If you like to try another Indonesian recipe, I would love to give you the recipe.

    It is nice to know you Sissi. I will continue exploring your blog now..

    1. Hi Monica! Thank you so much for your kind comment and welcome to my blog! I’ll visit yours with pleasure: I don’t know much about Indonesian cuisine, but all I have tasted until now was fabulous.

  9. What an awesome blog! I found you thru our mutual friend Katerina from Culinary Flavors! I am looking forward to exploring your blog! Mine is Dishin with Didi

  10. Hello Sissi. I’m your new fan from Bangkok, Thailand. I found you after exhaustively searching for the “japanese-style chili paste” that I fell in love with at a Japanese restaurant in Bangkok. I didn’t know what it but was but able to find some at a local japanese supermarket at exorbitant prices!! So I went on the web to search for it until I found the taburu ruyu recipe you posted! I haven’t had time to make it since I’m yet to finish the last jar I got. But soon! So I want to thank you for posting that recipe. I’m a recent subscriber have already fell in love with your blog. All your recipes seem so divine and I will try to follow your instruction with one very soon. The pictures you take are also so luscious! Thank you so much again. And I wish you good luck and urge you to keep on creating!

    1. Hi, David. Very nice to meet you! You must live surrounded by fantastic food… Thank you so much for such a kind comment and so many compliments! If I ever have doubts about blogging, I’ll read your message again to cheer me up 🙂
      I’m glad you have found taberu rayu recipe you were looking for. I still remember how thrilled I was to learn how to do it, all thanks to a kind blogger from Japan. I have posted two versions : a “standard” ( and a simplified one. I’ve been making the simple one ( for years now because we eat it quite often and I find it so quick and easy (it takes me now ten minutes), but it’s up to you which one you try. I love both. You can adjust the amounts according to your preferences (more or less garlic, sesame seeds, more chilli if you want it thicker, etc..). And do not hesitate to write to me if you have questions!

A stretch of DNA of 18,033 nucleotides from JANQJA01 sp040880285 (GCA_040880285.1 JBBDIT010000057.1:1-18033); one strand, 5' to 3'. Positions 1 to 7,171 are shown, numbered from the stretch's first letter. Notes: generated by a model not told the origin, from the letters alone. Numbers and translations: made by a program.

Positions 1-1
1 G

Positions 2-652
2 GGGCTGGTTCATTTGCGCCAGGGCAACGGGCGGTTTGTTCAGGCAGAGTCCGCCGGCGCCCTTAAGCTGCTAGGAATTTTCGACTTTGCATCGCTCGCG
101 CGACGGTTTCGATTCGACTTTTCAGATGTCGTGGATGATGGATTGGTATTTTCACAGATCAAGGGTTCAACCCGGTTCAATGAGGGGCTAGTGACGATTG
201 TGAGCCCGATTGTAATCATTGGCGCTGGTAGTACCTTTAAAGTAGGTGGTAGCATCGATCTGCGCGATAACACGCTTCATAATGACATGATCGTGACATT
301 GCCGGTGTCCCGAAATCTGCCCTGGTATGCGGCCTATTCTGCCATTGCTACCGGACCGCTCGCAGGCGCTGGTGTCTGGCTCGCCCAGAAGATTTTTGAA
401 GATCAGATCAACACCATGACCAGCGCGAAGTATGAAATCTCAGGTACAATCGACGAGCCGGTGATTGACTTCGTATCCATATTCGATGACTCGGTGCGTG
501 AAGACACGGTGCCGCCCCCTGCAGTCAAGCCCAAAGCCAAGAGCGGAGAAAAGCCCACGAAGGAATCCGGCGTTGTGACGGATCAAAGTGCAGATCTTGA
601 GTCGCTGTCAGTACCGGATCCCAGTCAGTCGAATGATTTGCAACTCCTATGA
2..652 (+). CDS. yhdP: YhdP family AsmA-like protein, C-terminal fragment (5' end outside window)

Thank you again for such a kind message and for subscribing. I’m always happy to meet new visitors! Especially those who are so kind…

  11. HI Sissy, nice blog. I found it when looking for inspiration what to do from matjes herrings 🙂 I usually eat them in a salad (mixed cucumber, tomato, onion, green parsley). I’m also a sushi lover and was thinking about rolling maki with herring. I’ll give it a try, inspired by your recipe but I have one comment to the recipe. The best matjes herring (and only original) comes exclusively from Netherlands. If it’s produced outside Netherlands it’s not matjes. So all herrings that comes from Poland, Norway, etc. are not matjes. The difference is that original matjes is more fatty and creamy. It barely melts when you put it in your mouth. It’s worth a try. Much better than other matjes-like herrings from outside Netherlands. Cheers, Kris

    1. Hi Kris, thanks a lot for the kind words and for the matjes info! I wish I could taste the original matjes one day… It sounds fantastic. I’ll remember it if I visit Netherlands one day. I hope you will try matjes in maki sushi and like it as much as I do. Thanks for visiting my blog!

  12. Hi Sissi,
    You have so many Asian recipes that I thought you were Asian yourself. You must have been Asian in your past life! Love your blog.

    1. Hi June, thank you so much for such a kind comment and for visiting my blog! I’m also sometimes wondering where my love for Asian food comes from… reincarnation would be the perfect explanation 😉